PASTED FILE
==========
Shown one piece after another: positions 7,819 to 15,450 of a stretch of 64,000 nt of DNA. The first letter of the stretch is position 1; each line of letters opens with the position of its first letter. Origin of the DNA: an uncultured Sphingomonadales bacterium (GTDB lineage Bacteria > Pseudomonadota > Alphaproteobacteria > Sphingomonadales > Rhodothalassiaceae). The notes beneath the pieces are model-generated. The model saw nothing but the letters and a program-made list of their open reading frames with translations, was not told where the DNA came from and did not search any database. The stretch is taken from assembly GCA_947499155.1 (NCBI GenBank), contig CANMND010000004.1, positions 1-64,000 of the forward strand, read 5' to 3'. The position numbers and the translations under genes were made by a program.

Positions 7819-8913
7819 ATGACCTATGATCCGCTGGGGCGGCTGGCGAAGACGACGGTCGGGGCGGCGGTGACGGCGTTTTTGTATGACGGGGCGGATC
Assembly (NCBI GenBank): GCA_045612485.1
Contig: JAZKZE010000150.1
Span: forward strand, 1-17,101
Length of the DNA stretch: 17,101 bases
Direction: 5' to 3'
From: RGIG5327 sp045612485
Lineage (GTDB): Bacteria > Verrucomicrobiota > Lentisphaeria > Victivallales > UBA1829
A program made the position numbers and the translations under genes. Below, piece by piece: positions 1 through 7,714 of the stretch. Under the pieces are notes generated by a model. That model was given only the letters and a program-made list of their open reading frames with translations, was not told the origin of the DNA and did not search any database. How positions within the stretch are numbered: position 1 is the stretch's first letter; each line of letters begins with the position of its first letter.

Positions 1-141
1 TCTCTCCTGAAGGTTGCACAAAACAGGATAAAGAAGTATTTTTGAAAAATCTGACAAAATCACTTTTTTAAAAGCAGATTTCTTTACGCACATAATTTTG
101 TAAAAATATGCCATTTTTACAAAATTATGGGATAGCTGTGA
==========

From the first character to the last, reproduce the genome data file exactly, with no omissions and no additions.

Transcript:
Shown one piece after another: positions 7,819 to 15,450 of a stretch of 64,000 nt of DNA. The first letter of the stretch is position 1; each line of letters opens with the position of its first letter. Origin of the DNA: an uncultured Sphingomonadales bacterium (GTDB lineage Bacteria > Pseudomonadota > Alphaproteobacteria > Sphingomonadales > Rhodothalassiaceae). The notes beneath the pieces are model-generated. The model saw nothing but the letters and a program-made list of their open reading frames with translations, was not told where the DNA came from and did not search any database. The stretch is taken from assembly GCA_947499155.1 (NCBI GenBank), contig CANMND010000004.1, positions 1-64,000 of the forward strand, read 5' to 3'. The position numbers and the translations under genes were made by a program.

Positions 7819-8913
7819 ATGACCTATGATCCGCTGGGGCGGCTGGCGAAGACGACGGTCGGGGCGGCGGTGACGGCGTTTTTGTATGACGGGGCGGATC
Assembly (NCBI GenBank): GCA_045612485.1
Contig: JAZKZE010000150.1
Span: forward strand, 1-17,101
Length of the DNA stretch: 17,101 bases
Direction: 5' to 3'
From: RGIG5327 sp045612485
Lineage (GTDB): Bacteria > Verrucomicrobiota > Lentisphaeria > Victivallales > UBA1829
A program made the position numbers and the translations under genes. Below, piece by piece: positions 1 through 7,714 of the stretch. Under the pieces are notes generated by a model. That model was given only the letters and a program-made list of their open reading frames with translations, was not told the origin of the DNA and did not search any database. How positions within the stretch are numbered: position 1 is the stretch's first letter; each line of letters begins with the position of its first letter.

Positions 1-141
1 TCTCTCCTGAAGGTTGCACAAAACAGGATAAAGAAGTATTTTTGAAAAATCTGACAAAATCACTTTTTTAAAAGCAGATTTCTTTACGCACATAATTTTG
101 TAAAAATATGCCATTTTTACAAAATTATGGGATAGCTGTGA